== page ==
There are a bunch of weird automotive names we don't think about just because we're used to them. "Tailgate" makes sense. It's at the tail of the truck, and it acts as a gate. But why is the cargo box called a "bed"? Did people originally sleep back there? Why is that a "dashboard" up front? Here's a look behind the names that sound weird when you stop and think about them.
Source | Sven Scheuermeier
Ready for bed
While camping in a truck bed is huge on Pinterest, it's also a practical and fun way to get outside. Still, most of us don't sleep in the back of a truck, so why is the cargo box called a bed? In addition to being a place to sleep, dictionaries also list a bed as “a supporting or underlying part," and “the part of a trailer or freight car designed to carry loads." Trains were well established decades before the first pickup trucks hit the streets, so it was a natural transition to assign names to its parts based on the dominant cargo transportation equipment of the time. Your diesel truck may pull like a freight train, but it's also got a few parts in common with them.
Press A to dash
Thanks to video games, some of us hear “dash" and think it means to move quickly. So a term like “dashboard" makes for a confusing name, as the dashboard doesn't move. Dash also means “to strike or fling with great force." On 19th-century wagons and carriages, the horses would commonly fling mud and rocks behind them, “dashing" the wagon with debris. A board set in front of the driver offered protection, and since “dashing debris prevention board" is way too long, it was shortened to simply dashboard. When the first cars were styled after carriages, they retained the familiar dashboard. The first gauges and additional controls were conveniently placed within easy reach of the driver on the dashboard. They're still there today, even if it no longer protects from flinging rocks. Interesting bit: “floorboards" also came from the same era, when the floors were actually just wooden boards.
Quite the headache
Truck racks are a great safety item when you need to haul a lot of oddly shaped equipment in a safe manner. Looking somewhat like a "Mad Max"-style window protector, the horizontal steel bars keep the passengers safe from flying equipment in the bed. In the Western states and Southwest, these racks are commonly referred to by the slang term headache rack. Truckin' magazines seem to disagree on how it got the name, with the most common answer being that the steel beams prevent equipment from penetrating the cabin during an accident, thus saving the occupants from a serious headache.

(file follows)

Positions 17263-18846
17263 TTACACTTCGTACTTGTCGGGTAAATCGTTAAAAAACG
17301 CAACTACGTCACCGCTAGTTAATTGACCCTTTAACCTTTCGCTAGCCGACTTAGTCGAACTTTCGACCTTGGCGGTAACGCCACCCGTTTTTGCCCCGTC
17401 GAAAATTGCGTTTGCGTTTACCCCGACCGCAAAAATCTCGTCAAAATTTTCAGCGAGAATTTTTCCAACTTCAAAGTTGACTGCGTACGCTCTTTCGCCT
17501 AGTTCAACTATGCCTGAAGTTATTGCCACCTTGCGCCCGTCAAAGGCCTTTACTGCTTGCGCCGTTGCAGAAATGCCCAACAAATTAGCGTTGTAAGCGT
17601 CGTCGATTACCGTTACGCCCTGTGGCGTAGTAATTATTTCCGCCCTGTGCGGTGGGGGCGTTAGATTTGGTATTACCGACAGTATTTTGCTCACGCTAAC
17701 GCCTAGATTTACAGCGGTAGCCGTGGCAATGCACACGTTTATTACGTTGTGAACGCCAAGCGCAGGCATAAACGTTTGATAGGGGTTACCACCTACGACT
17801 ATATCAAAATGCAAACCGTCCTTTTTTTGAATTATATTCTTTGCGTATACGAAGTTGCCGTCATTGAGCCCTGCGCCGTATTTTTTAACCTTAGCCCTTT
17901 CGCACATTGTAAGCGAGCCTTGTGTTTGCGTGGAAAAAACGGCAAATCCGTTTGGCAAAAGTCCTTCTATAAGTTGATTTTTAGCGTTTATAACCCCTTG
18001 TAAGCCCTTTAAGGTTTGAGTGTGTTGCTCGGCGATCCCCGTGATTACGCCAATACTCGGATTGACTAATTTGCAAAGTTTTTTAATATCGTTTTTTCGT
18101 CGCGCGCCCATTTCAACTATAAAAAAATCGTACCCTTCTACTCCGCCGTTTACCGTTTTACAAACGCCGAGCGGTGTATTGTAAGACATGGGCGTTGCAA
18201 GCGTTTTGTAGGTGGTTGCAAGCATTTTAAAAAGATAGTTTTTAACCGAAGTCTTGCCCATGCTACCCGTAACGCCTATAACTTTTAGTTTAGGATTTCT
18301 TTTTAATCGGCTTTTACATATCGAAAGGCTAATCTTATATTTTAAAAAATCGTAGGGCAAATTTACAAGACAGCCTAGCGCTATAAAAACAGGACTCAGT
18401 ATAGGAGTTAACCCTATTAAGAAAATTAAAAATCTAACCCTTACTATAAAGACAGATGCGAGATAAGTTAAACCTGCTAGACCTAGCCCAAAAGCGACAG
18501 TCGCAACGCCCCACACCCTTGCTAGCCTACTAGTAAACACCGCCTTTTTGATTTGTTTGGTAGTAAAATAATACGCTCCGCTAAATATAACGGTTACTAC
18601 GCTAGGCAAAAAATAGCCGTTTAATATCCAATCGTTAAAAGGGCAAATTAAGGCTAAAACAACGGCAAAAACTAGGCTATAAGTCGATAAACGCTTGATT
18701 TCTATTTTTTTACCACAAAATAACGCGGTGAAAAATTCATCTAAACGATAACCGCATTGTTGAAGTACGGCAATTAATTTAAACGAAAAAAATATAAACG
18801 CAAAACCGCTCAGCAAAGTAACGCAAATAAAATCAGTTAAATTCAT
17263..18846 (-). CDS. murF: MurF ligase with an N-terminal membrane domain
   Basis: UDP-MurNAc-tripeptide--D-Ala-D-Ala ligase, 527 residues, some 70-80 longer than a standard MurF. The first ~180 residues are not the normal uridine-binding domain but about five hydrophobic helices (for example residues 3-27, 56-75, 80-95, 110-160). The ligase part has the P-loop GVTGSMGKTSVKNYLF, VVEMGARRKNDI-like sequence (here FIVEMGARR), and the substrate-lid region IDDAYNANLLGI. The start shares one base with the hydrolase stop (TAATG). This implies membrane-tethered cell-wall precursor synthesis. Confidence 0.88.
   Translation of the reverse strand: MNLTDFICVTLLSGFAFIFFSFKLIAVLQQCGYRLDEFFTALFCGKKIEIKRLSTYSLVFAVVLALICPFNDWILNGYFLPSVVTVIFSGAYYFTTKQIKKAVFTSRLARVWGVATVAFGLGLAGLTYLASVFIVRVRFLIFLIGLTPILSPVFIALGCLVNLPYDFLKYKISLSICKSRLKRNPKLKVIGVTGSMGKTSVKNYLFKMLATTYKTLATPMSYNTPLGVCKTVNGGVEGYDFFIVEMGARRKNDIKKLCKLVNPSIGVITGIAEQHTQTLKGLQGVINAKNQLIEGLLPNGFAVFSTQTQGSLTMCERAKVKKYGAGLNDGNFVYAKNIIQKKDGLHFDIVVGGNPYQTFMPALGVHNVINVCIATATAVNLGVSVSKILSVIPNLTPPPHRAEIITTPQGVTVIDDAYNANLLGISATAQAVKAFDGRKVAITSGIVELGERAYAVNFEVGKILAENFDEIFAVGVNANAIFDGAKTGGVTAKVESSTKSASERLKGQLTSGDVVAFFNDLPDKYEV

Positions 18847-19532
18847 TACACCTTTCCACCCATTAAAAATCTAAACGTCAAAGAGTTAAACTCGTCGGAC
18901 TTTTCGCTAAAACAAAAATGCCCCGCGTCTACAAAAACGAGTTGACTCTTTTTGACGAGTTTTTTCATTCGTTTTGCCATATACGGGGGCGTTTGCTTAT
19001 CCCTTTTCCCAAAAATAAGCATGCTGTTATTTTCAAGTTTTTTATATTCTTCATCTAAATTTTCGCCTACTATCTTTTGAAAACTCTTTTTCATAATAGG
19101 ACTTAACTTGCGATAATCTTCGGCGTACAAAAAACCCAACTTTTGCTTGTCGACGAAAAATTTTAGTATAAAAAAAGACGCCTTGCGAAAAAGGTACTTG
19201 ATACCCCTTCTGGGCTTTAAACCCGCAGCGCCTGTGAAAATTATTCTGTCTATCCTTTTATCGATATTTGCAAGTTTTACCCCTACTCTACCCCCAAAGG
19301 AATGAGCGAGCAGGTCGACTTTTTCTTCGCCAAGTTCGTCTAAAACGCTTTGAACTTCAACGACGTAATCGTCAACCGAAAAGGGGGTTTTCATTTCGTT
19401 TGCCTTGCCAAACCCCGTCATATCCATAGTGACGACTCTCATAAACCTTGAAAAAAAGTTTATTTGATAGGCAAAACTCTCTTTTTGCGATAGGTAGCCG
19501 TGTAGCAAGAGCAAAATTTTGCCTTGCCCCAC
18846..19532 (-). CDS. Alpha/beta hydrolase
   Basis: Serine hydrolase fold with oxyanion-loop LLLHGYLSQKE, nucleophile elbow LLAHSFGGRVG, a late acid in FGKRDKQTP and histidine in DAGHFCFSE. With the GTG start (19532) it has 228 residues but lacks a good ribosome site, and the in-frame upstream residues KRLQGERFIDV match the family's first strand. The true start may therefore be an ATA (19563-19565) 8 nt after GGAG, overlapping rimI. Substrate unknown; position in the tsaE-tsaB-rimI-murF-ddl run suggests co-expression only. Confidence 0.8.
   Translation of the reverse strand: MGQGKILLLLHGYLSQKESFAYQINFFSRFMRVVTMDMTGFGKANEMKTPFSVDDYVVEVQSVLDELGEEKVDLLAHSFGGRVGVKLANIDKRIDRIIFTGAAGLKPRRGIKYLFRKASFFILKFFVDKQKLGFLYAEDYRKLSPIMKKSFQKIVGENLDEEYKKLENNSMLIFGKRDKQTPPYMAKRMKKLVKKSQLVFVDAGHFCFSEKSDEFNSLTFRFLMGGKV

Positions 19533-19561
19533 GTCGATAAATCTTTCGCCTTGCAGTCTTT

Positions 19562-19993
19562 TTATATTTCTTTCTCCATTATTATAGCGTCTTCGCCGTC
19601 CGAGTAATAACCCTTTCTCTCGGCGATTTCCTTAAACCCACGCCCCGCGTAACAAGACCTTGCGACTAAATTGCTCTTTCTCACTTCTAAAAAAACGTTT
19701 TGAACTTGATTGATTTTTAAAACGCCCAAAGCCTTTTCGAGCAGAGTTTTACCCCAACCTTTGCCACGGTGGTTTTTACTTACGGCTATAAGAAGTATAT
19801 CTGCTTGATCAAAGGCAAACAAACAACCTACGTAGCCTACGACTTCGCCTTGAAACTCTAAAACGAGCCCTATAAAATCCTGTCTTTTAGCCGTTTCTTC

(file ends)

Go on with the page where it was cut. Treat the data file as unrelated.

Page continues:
In the 1920s through the 1960s, Lincoln Continental cars could be found with the rear passenger doors hinged at the back. The door handle was located by the B-pillar, and both front and rear doors opened opposite each other, leaving a massive space in the center. The effect is striking, but where did the name come from, and why don't we see these doors on modern vehicles? The guys at "Car Talk" covered this but were mystified as to the actual origins of the term. Their best guess was the major safety issue. Suicide doors were fine on an early Oakland with 20 horsepower but inadequate for a '60s sedan with 300 horsepower that routinely cruised at 70 mph. Opening the door on a standard front hinged door, the air flow would force it back shut. Opening a rear hinged door at 70 would be a disaster, ripping the door open and possibly taking the passenger out with it. Remember, seat belts were a rarity back then, making these doors a potential killer.
The elephant in back
The cargo area behind the cabin seating is curiously called a trunk, but it doesn't look like an elephant's nose or your mom's cedar chest. Again stepping way back to the horse-drawn carriage days, travelers didn't have convenient carry-on Samsonite luggage. While traveling, they used actual wooden storage chests that were tied to the rear of the carriage. As we moved to cars, this cargo carrier system continued, with the earliest cars, like the Benz Patent Motorwagen and Winton Stanhope offering zero storage. Wooden trunks were still tied to the rear. It wasn't until the era of the Model T that manufacturers made trunks a part of the vehicle design and included a lid, and by then the name trunk was already set. British drivers call it a “boot" today, because a storage chest over there was commonly called a boot locker.
What other weird auto part names make you scratch your head? Let us know in the comments below.